885 West Georgia Street
Posted on: July 25, 2019
A Recipe for Returns
In my last piece, I suggested that “the holy grail of every investor is to have an investment process
that’s fluid enough to change a portfolio’s positioning as the business cycle and sentiment is
I know what you’re thinking, “did Robert just quote himself?”
The answer is yes—yes, I did. But, you may also be looking for a little context to this essential
investment principle. So, let’s put a real world spin on the importance of “the process” that relates
to all (or most) of us, cooking.
Now, I won’t profess to be a whiz in the kitchen. I know enough to follow a recipe for the best
results, which in a way is the overarching point of this comparison. But, to better prepare our palate
for what I’m serving up, I want to make an important distinction:
Investment Process = Recipe
Investor Risk Tolerance = Taste
Investing Sentiment = Temperature
Follow a recipe.
First and foremost, not all of us can be Gordon Ramsay (or in our case Warren Buffett). To become
a Masterchef® you need to learn how and when ingredients should interact in order to prepare a
composed dish. Most recipes start with a base ingredient, something sturdy that allows other
ingredients to shine through and aligns with our initial plan. Much like investing, we don’t just start
cooking—it starts with a plan like “I feel like steak tonight,” or a goal like “I need to lose 10 pounds
in the next two months.” Once we have this framework, we start to assemble a set of
complementary holdings that accentuate our base before seasoning to the investor’s willingness
to take risk.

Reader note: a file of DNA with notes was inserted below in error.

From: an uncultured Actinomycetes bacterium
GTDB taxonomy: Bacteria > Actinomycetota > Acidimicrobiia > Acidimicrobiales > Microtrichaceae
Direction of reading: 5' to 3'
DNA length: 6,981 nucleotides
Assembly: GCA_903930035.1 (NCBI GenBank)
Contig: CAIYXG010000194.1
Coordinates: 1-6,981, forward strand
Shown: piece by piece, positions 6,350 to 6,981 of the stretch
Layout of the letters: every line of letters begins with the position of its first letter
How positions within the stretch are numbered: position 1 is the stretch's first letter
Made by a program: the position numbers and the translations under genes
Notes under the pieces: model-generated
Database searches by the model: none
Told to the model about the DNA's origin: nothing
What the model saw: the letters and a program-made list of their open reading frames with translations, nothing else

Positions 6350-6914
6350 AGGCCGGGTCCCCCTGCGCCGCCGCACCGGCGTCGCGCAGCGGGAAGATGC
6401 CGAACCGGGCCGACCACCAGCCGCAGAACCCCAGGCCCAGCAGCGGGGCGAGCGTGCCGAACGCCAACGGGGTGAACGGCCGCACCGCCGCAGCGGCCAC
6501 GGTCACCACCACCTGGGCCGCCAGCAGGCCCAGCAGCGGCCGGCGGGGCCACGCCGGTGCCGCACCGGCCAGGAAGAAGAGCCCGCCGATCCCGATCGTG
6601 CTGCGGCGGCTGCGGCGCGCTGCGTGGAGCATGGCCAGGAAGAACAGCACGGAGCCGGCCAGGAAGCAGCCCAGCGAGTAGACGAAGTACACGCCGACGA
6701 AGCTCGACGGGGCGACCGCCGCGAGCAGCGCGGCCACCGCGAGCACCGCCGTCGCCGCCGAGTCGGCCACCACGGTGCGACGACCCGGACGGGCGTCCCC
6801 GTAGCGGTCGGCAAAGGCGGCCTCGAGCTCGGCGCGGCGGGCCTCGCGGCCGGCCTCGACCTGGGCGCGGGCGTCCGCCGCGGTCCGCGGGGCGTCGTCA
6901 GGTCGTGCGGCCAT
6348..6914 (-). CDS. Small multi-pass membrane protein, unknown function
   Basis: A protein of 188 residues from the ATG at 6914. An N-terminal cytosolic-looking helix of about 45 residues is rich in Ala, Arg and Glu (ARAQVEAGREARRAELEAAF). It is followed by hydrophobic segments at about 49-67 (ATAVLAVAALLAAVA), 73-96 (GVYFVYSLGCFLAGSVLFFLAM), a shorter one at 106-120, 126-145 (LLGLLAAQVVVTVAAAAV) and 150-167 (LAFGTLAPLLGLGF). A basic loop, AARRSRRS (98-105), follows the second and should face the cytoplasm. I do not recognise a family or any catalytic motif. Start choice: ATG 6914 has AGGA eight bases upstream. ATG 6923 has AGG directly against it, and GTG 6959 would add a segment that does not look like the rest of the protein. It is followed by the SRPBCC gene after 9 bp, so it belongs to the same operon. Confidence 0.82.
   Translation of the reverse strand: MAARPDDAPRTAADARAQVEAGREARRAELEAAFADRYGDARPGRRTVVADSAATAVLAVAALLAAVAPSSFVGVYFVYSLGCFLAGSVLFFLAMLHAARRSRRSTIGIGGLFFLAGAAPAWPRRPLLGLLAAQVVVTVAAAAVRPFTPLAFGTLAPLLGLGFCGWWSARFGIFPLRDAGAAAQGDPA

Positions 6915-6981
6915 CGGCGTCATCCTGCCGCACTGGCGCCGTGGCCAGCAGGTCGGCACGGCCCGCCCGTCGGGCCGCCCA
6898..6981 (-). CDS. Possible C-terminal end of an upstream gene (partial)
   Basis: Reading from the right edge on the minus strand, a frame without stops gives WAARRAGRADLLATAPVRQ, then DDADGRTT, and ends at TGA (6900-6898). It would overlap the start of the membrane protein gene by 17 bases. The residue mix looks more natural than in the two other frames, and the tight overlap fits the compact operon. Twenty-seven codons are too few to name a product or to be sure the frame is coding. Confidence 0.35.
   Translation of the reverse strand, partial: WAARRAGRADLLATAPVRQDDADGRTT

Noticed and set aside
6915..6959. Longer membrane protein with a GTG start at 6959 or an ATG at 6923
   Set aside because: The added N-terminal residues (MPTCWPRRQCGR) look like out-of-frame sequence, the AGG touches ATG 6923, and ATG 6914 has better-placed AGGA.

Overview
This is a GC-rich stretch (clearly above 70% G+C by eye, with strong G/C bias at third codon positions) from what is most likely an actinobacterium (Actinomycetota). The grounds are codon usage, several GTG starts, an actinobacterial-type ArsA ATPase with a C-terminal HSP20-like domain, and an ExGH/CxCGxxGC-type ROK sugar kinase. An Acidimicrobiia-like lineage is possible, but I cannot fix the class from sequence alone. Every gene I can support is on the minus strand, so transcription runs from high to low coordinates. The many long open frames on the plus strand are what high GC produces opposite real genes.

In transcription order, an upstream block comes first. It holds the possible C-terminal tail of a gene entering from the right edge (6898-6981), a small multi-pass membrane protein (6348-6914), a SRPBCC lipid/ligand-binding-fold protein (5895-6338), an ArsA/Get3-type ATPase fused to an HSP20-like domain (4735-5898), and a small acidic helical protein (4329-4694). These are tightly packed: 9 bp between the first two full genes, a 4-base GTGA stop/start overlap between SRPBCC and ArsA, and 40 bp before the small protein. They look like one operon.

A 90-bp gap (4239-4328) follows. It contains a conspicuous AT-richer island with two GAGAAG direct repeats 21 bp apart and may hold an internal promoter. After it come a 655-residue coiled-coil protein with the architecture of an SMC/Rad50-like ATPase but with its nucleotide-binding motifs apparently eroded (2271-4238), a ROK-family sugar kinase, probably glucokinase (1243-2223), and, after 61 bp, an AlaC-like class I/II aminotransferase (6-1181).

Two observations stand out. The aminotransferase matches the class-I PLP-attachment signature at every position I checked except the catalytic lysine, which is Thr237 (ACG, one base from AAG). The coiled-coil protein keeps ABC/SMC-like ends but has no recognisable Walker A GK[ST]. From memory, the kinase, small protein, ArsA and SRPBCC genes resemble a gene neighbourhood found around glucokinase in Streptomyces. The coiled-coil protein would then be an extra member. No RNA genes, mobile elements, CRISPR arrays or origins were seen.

Let’s say we start with a base like chicken. This is a staple of many diets and, like chicken, certain
holdings provide the same level of stability to portfolios. From here, we assess two things. First,
investor risk tolerance and then investing sentiment (which we’ll get to) in order to establish the
desired flavour profile. In the case of investor risk tolerance, a spicier spin on our base ingredient
will produce a volatile range of responses. Some may like the heat of a jerk sauce while others are
sure to hate it; this is the repercussion of high-risk, high-reward. On the other hand, a safer (some
might say “bland”) approach will produce more certainty. Cordon bleu may not be as exciting, but
it’s less risky and more likely to appease your goal of generating long-term return.
Know your temps.
Taste is two-fold. There’s the flavour profile of the investor and then there’s the temperature of the
economic climate. Investing sentiment considers to what degree we’re willing to pursue returns.
This might be the most pivotal piece in the entire process because you can’t dictate sentiment or
policy. In some cases, you might want to “kick it up a notch” (shoutout to Emeril Lagasse) to ride
the wave of a prevailing industry segment. I’d equate this to cooking on a skillet with hot oil—it’s
likely that you’ll get burned if you’re not paying attention. In other cases, political factors like the
threat of a trade war might require a more conservative approach. This would be like a simmer,
intended to control what might be boiling over between trade partners.
* * *
What’s my recipe for success? The short answer is, “it depends.”
For me, like cooking, investing is like a well-composed bit of chaos. There are a number of ways to
configure a portfolio that tempts the tastebuds, but the true art is in remaining disciplined. Control
what you can, anticipate what you can’t and adjust along the way.
Cooking is like painting or writing a song. Just as there are only so many notes or
colors, there are only so many flavors - it's how you combine them that sets you apart.